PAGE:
Subject(s)
Communicable Diseases/diagnosis , Communicable Diseases/epidemiology , Mass Screening , Sentinel Surveillance , Bayes Theorem , Burkina Faso , Case-Control Studies , Cote d'Ivoire , Democratic Republic of the Congo , Fever/epidemiology , Fever/microbiology , Gastrointestinal Diseases/epidemiology , Gastrointestinal Diseases/microbiology , Humans , Real-Time Polymerase Chain Reaction , Respiratory Tract Infections/epidemiology , South Africa
4.
Clin Infect Dis ; 2021 Jun 05.
Article in English | MEDLINE | ID: covidwho-1258759

ABSTRACT

BACKGROUND: On October, 2020, after the first wave of COVID-19, only 8290 confirmed cases were reported in Kinshasa, Democratic Republic of the Congo, but the real prevalence remains unknown. To guide public health policies, we aimed to describe the prevalence of SARS-CoV-2 IgG antibodies in the general population in Kinshasa. METHODS: We conducted a cross-sectional, household-based serosurvey between October 22, 2020, and November 8, 2020. Participants were interviewed at home and tested for antibodies against SARS-CoV-2 spike and nucleocapsid proteins in a Luminex based assay. A positive serology was defined as a sample that reacted with both SARS-CoV-2 proteins (100% sensitivity, 99.7% specificity). The overall weighted, age-standardized prevalence was estimated and the infection-to-case ratio was calculated to determine the proportion of undiagnosed SARS-CoV-2 infections. RESULTS: A total of 1233 participants from 292 households were included (mean age, 32.4 years; 764 [61.2%] were women). The overall weighted, age-standardized SARS-CoV-2 seroprevalence was 16.6% (95% CI 14.0-19.5). The estimated infection-to-case ratio was 292:1. Prevalence was higher among participants ≥ 40 years than among those ˂18 years (21.2% vs 14.9%, respectively; p˂0.05). It was also higher in participants who reported hospitalization than among those who did not (29.8% vs 16.0%, respectively; p˂0.05). However, differences were not significant in the multivariate model (p=0.1). CONCLUSION: The prevalence of SARS-CoV-2 is much higher than the number of COVID-19 cases reported. These results justify the organization of a sequential series of serosurveys by public health authorities to adapt response measures to the dynamics of the pandemic.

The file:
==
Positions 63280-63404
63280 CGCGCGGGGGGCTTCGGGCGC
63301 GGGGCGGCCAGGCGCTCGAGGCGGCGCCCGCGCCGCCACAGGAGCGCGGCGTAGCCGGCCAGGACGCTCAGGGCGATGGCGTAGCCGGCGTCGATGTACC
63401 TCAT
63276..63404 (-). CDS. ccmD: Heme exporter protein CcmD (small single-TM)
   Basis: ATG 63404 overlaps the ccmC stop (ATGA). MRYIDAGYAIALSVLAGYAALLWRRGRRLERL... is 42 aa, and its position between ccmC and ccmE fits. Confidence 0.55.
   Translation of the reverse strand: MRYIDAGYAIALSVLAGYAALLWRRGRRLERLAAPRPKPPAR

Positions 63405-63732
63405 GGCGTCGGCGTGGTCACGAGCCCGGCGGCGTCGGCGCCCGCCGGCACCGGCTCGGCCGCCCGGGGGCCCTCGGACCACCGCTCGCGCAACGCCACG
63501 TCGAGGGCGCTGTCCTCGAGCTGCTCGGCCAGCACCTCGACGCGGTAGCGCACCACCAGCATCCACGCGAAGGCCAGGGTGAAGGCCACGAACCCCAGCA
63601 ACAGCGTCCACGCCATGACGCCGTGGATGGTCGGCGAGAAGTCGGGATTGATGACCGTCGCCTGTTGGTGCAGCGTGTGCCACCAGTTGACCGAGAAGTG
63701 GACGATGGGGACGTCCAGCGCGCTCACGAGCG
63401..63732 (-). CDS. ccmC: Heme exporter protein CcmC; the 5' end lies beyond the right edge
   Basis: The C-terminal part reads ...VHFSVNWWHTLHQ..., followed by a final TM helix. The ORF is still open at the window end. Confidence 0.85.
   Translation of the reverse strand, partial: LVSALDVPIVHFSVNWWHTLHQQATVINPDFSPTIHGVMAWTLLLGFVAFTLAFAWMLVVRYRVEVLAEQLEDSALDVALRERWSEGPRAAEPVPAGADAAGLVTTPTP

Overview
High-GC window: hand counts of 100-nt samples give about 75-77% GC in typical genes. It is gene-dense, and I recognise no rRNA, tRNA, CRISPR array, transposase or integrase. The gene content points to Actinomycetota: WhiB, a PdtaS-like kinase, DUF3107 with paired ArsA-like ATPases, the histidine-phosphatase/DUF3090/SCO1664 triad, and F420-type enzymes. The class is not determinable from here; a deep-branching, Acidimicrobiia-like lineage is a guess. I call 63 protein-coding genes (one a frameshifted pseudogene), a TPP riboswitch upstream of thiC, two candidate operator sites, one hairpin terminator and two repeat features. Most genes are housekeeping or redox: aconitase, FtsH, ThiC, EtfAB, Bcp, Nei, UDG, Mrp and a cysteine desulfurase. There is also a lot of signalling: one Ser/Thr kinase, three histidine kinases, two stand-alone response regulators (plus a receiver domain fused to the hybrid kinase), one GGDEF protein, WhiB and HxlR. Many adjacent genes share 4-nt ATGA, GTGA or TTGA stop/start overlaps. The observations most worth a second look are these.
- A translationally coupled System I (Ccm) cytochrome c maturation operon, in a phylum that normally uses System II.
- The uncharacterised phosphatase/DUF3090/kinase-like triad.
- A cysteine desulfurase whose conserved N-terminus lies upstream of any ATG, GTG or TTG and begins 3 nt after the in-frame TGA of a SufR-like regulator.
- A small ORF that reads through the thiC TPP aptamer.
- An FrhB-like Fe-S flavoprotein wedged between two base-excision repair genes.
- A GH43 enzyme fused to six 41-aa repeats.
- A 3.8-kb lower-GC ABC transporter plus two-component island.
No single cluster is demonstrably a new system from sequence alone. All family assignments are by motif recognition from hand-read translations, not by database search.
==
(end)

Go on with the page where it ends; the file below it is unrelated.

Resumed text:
7.
Mamm Rev ; 2020 Oct 06.
Article in English | MEDLINE | ID: covidwho-838553

ABSTRACT

It has been a long time since the world has experienced a pandemic with such a rapid devastating impact as the current COVID-19 pandemic. The causative agent, severe acute respiratory syndrome coronavirus 2 (SARS-CoV-2), is unusual in that it appears capable of infecting many different mammal species. As a significant proportion of people worldwide are infected with SARS-CoV-2 and may spread the infection unknowingly before symptoms occur or without any symptoms ever occurring, there is a non-negligible risk of humans spreading SARS-CoV-2 to wildlife, in particular to wild non-human mammals. Because of SARS-CoV-2's apparent evolutionary origins in bats and reports of humans transmitting the virus to pets and zoo animals, regulations for the prevention of human-to-animal transmission have so far focused mostly on these animal groups. We summarise recent studies and reports that show that a wide range of distantly related mammals are likely to be susceptible to SARS-CoV-2, and that susceptibility or resistance to the virus is, in general, not predictable, or only predictable to some extent, from phylogenetic proximity to known susceptible or resistant hosts. In the absence of solid evidence on the susceptibility and resistance to SARS-CoV-2 for each of the >6500 mammal species, we argue that sanitary precautions should be taken by humans interacting with any other mammal species in the wild. Preventing human-to-wildlife SARS-CoV-2 transmission is important to protect these animals (some of which are classed as threatened) from disease, but also to avoid establishment of novel SARS-CoV-2 reservoirs in wild mammals. The risk of repeated re-infection of humans from such a wildlife reservoir could severely hamper SARS-CoV-2 control efforts. Activities during which direct or indirect interaction with wild mammals may occur include wildlife research, conservation activities, forestry work, pest control, management of feral populations, ecological consultancy work, management of protected areas and natural environments, wildlife tourism and wildlife rehabilitation in animal shelters. During such activities, we recommend sanitary precautions, such as physical distancing, wearing face masks and gloves, and frequent decontamination, which are very similar to regulations currently imposed to prevent transmission among humans. We further recommend active surveillance of domestic and feral animals that could act as SARS-CoV-2 intermediate hosts between humans and wild mammals.